The primary and starter/enrichening jets will have the smallest passages so this is where a safety pin will come in handy. Holding the primary jet with the slotted end toward you you’ll look to see if the hole is clogged. Holding the jet up to a light will give you a clearer view. Typically, the primary jet in this carburetor is a 22.5, so the hole should be small but open. If not, take the safety pin and, with the pointed end, very gently press the pin into the hole. There shouldn’t be any concrete in the jet so don’t go in there ramming the pin around, as you can damage the jet or create a larger hole which will create another set of problems. We have a special set of jet cleaning pins for our carb and these can be purchased at your local dealer, but the small safety pin can probably be found in your wife’s make-up drawer in the bathroom.

Looking through the port on our Starter/Enrichening  Jet.

After you have a visible path in each of the jets, you can move on to the brake parts cleaner. Brake parts cleaner dries really fast, has a lower probability of melting plastic parts and it simply works better in most cases. It is more expensive but you get what you pay for.

Be sure to wear safety glasses and rubber gloves when using these aerosol cleaners, because it really isn’t something you want in your eye or on your skin. And use these or any aerosol cleaners outside in a well-ventilated area away from sparks, as they are flammable!

Our needle valve was right on the verge of needing to be replaced.

Start by mounting the straw that comes with the brake parts cleaner can into the nozzle and position the straw over the end of the jet. Spray through the jets several times with the cleaner until you get a good, clear hole through the jet. Clean each jet thoroughly and set these aside for the moment. The next order of business is to inspect the needle and seat. Looking closely at the needle, make sure the rubber tip is in good condition and that it doesn’t have major pitting or deformities that would keep it from seating properly. Using the brake parts cleaner, adjust those safety glasses tightly against your head, put on your set of chemical-resistant gloves and spray into the holes where each jet seats to be sure there isn’t any other varnish or debris in the carb. Clean the float bowl of any small sediment or funk and you’re ready for reassembly.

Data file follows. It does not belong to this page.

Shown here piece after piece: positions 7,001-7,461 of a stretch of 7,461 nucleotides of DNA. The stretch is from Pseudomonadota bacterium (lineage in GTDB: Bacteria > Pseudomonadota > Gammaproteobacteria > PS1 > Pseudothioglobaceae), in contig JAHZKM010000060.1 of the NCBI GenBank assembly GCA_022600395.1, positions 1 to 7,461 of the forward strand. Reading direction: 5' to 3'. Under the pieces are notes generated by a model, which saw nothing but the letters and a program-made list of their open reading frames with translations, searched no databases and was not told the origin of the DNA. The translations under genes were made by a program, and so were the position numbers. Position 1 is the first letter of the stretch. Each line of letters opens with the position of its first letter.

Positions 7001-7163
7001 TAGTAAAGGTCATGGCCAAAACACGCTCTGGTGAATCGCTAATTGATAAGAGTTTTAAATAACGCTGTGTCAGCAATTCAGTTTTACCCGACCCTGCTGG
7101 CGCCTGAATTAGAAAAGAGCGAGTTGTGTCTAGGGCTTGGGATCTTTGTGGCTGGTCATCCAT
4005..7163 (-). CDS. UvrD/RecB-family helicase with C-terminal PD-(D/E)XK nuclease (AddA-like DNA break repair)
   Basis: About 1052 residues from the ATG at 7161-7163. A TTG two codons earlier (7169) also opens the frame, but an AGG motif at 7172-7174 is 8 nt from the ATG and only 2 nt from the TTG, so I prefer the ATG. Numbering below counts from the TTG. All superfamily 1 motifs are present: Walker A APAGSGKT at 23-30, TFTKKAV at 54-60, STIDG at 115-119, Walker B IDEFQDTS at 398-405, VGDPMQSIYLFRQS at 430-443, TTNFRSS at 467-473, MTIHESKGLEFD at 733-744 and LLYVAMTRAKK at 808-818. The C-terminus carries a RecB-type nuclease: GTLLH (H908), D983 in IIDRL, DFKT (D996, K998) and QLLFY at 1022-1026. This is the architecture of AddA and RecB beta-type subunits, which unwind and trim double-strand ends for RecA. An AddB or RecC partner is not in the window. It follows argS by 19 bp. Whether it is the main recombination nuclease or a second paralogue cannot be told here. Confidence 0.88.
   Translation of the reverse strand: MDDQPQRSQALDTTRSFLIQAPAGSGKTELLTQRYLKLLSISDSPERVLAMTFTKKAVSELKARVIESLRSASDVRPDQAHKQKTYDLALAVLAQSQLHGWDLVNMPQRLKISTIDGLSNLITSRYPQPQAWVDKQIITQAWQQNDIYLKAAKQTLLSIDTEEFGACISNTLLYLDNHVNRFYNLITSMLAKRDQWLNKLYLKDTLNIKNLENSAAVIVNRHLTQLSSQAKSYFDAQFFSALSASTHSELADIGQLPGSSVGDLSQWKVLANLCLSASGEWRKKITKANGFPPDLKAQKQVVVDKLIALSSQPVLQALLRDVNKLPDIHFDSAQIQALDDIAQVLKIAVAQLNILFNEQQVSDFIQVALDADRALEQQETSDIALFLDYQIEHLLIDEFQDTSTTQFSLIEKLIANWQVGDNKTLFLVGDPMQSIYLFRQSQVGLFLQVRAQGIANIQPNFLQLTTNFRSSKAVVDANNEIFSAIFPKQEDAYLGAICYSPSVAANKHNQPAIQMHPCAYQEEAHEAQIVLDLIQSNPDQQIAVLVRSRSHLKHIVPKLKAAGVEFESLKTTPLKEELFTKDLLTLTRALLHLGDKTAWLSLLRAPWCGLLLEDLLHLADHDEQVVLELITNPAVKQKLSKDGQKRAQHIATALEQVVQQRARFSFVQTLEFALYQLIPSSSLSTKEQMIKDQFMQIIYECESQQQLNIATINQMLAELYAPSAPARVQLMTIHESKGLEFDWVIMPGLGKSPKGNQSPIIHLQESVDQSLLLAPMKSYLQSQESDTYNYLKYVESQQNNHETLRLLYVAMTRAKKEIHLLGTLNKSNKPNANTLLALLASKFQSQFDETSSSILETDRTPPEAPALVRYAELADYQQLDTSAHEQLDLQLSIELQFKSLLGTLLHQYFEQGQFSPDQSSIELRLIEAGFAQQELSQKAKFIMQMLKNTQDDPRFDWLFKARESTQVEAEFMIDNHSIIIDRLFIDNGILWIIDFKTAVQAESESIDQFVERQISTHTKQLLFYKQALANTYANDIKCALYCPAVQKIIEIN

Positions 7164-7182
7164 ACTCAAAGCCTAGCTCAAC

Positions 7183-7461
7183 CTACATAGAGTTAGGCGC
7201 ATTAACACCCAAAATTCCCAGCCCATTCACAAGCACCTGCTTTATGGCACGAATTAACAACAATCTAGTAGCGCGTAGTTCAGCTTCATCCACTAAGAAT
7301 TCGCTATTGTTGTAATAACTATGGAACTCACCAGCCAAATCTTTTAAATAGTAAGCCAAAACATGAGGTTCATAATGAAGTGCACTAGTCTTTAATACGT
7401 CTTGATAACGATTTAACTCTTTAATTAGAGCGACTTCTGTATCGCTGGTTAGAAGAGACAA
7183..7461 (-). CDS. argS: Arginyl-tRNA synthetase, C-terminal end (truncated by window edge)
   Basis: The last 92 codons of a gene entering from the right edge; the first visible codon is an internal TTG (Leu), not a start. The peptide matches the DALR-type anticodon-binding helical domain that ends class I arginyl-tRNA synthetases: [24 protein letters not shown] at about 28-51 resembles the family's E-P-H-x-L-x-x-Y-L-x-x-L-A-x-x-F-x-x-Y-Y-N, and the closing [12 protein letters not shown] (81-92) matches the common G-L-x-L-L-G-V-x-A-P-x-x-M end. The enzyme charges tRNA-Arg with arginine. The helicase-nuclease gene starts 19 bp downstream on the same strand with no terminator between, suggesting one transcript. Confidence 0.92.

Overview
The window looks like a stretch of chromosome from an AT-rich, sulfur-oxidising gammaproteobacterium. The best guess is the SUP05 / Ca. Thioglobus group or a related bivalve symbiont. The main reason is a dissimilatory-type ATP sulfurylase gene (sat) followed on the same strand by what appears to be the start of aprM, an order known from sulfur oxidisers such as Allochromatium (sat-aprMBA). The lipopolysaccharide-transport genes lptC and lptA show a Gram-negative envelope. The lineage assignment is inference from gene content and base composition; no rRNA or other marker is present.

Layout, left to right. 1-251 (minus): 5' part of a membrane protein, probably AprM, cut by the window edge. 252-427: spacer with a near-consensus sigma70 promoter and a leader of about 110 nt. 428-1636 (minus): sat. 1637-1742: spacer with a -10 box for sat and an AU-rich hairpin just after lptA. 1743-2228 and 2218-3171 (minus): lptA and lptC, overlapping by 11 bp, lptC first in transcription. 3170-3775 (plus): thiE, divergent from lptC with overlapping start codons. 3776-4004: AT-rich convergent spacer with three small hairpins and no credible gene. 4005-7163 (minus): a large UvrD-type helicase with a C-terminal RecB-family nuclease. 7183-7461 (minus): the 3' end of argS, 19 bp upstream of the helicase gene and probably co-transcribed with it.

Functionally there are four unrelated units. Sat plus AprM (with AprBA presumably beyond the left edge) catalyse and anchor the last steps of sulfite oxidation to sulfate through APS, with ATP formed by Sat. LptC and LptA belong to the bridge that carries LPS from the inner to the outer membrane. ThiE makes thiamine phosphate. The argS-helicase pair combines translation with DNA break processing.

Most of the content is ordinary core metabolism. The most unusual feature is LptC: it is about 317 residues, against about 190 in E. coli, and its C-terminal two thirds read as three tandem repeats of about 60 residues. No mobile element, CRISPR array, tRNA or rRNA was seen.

This little part is what the main jet rides in and it needed a good bath as well.

OK, this is where we can reassemble the carburetor in the reverse order of which it came apart. It helps to add just a very light touch of grease to the o-ring on the needle seat when reinstalling to help it get in place easier. Be sure the starter or enrichening jet, as well as the main jet, get back into their proper places. These jets are easily identified by the main jet having the larger hole in the center and the starter jet having the smaller of the two. When mounting the float bowl back into place be sure the rubber o-ring is in its seat so you don’t have any unexpected leaks. These o-rings are cheap so, if possible, just replace the part. Also, the screws that hold the bowl on do not have to be torqued into place! The o-ring seals the bowl and if you over tighten the screws you’ll take a chance of stripping the Phillips head screw. I typically replace the Phillips head screws with a hex/allen head screw just to make it a bit easier when I have to go back in later on.

Inside cleaned and ready for reassembly.

This would be the most basic way to clean up a varnished carburetor, and most home mechanics can finish this in under a couple hours. There are debatable methods to keep the varnish from forming in the bowels of your ATV’s carburetor. Some say to fill the tank with gas so it cannot condensate and add a fuel stabilizer to the tank to preserve the fuel. This does indeed work, however, if the ATV sits for months at a time I would worry that all the fuel would be less that acceptable to run through the ATV after a long period of time. Personally, I turn the fuel petcock off while the ATV is running and let the carb run dry. Then I drain any leftover fuel from the tank. There is also a small Phillips head screw on the bottom of the float bowl from which you can drain any leftover fuel. Either way you do it, the most important thing is to run the gas out of the carburetor before putting the ATV away for any length of time. This will prevent most of the varnishing that occurs during storage.

Our jets are shiny clean and ready to go back in the Carburetor. Reinstalling the screws in the float bowl doesn’t require a jack hammer. Just snug them up and if they are stripped then install a hex/allen head screw in their place.

As I stated in the beginning, this is for a generally skilled mechanic and can be completed with common shop tools. Do not attempt this if you have no patience or mechanical ability. I hope this helps you get back on the trail fast, and if you have any questions feel free to send them in as we will try to get them answered promptly.

The completed carb is ready after a good spray of cleaner to get the dirt off the out side too. Newsletter
Join our Weekly Newsletter to get the latest off-road news, reviews, events, and alerts!